“I wish you were my mommy.”  My heart simultaneously melted and cried on hearing these words. You see this little ten year old girl lived in a home where she and her sibs were, well, nuisances.  In this instance my Sunbeam leader, a couple of volunteers and myself had taken our Sunbeam troop on a field trip.  My daughter was one of the girls.  On the way home we stopped at Dairy Queen for a treat.  While we were all sitting around the parlor eating our cones, my daughter came over, sat in my lap whispered in my ear, “I love you……can I have a dime?” After responding to her she ran back over where some of the girls were sitting. I soon felt a gentle tap on my arm and one of the other girls asked if she could sit on my lap.  I helped her up and she sat quietly eating her cone.  She leaned back against me and took my hand from the table to wrap around her.  It was when she finished her cone that she turned around hugged my neck hard and whispered in my ear, “I wish you were my mommy.” I whispered back, “me too,”  hugged her tight and then she quietly slipped off my lap and rejoined the other girls. 

Leading up to Mother’s Day, this incident kept coming to mind, along with images of other kids that I have had the privilege of loving.  I could write a book about them.  I remember on of my teen girls who ran away from home, was caught and placed in juvenile detention because she would not go back home. So while family counseling and court appearances were taking place, she lived with us.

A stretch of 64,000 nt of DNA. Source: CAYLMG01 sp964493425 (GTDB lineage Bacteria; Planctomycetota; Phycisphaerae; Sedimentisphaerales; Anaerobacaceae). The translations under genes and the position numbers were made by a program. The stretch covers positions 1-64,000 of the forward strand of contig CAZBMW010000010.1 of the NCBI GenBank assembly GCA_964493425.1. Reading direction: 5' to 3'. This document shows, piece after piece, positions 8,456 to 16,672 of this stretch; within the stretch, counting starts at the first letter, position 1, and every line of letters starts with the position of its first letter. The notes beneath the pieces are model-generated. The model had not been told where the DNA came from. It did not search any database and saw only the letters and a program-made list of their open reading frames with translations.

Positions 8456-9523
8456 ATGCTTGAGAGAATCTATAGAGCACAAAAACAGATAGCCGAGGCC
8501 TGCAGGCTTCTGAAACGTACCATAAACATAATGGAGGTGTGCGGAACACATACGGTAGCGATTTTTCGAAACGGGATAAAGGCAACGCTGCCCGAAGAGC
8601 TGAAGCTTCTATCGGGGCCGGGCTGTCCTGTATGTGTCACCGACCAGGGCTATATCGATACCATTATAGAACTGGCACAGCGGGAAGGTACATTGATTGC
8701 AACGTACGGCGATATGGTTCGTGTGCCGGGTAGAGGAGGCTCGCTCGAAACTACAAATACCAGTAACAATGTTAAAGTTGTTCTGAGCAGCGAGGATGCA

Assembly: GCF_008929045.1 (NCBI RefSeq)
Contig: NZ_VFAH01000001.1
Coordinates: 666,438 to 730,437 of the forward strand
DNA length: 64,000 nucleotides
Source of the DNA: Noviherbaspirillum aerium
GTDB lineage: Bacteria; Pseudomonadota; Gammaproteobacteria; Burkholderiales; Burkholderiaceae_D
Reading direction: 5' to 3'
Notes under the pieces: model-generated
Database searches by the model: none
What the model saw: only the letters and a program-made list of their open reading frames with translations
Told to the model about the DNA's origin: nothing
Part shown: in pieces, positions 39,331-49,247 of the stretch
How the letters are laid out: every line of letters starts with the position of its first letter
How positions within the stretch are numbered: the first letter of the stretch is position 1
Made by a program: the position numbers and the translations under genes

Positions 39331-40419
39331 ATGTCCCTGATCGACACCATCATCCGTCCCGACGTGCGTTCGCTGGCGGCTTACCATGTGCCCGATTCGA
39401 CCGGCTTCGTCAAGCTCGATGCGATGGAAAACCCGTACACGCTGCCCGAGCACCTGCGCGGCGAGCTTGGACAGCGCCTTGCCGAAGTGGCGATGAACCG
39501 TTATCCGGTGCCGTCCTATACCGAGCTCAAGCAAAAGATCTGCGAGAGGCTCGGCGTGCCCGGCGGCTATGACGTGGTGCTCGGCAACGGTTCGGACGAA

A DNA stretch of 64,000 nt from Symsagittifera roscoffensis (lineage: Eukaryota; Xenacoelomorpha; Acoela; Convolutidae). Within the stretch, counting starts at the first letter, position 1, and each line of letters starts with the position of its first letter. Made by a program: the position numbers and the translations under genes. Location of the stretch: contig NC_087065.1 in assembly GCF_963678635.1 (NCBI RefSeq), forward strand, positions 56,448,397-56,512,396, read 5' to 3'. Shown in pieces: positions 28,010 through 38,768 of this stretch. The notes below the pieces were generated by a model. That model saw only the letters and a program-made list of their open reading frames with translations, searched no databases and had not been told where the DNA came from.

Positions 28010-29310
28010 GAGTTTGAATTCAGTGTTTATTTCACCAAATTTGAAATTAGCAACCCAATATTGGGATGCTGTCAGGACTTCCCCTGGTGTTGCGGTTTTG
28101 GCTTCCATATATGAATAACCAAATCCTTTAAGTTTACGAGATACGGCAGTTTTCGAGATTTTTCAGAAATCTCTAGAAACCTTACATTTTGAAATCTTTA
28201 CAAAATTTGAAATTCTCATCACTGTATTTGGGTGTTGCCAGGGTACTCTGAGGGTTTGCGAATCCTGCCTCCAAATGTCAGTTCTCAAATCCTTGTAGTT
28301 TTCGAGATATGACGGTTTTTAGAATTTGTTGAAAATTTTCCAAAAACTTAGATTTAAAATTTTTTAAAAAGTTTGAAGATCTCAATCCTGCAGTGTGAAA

All of the faces and memories of my kids — particularly those who struggled living with uncertain, desperate, and depraved circumstances — visited my heart this year prior to Mother’s Day.  I don’t know why; it just happened. This got me to pondering and wondering where some are today and how they are doing.  I know where some are and sadly a few did not live long into adulthood.  But others have done well and made a good life for themselves.

Influence:  the capacity to have an effect on the character, development, or behavior of someone or something, or the effect itself. (Google’s definition) This is a basic understanding that all good Corps Officers have as they love, shepherd, and minister to the  young people that God has placed in their care. Long lasting, effective influence can only be inculcated by a heart filled with the Spirit and love of God. Loving and working with kids is no easy task. It is a ministry filled with joy and delight, while at the same time often fraught with emotional traps and times of despair.  

To those of you who are not parents and to those who are, I remind you that the kids in your sphere of “influence” are watching and adopting what they see in you. Pray God that it is the Christ in you.

Hear a promise from the Lord for all those willing to give themselves completely to the task of ministry to which you have been called: “We always thank God for all of you and continually mention you in our prayers. We remember before our God and Father your work produced by faith, your labor prompted by love, and your endurance inspired by hope in our Lord Jesus Christ.” (1 Thessalonians 1:2-3)

2 thoughts on “Influence”

  1. Loved the story… It is so true, the eternal influence we can have on a child is amazing, but also frightening because we don’t want to miss an opportunity!!


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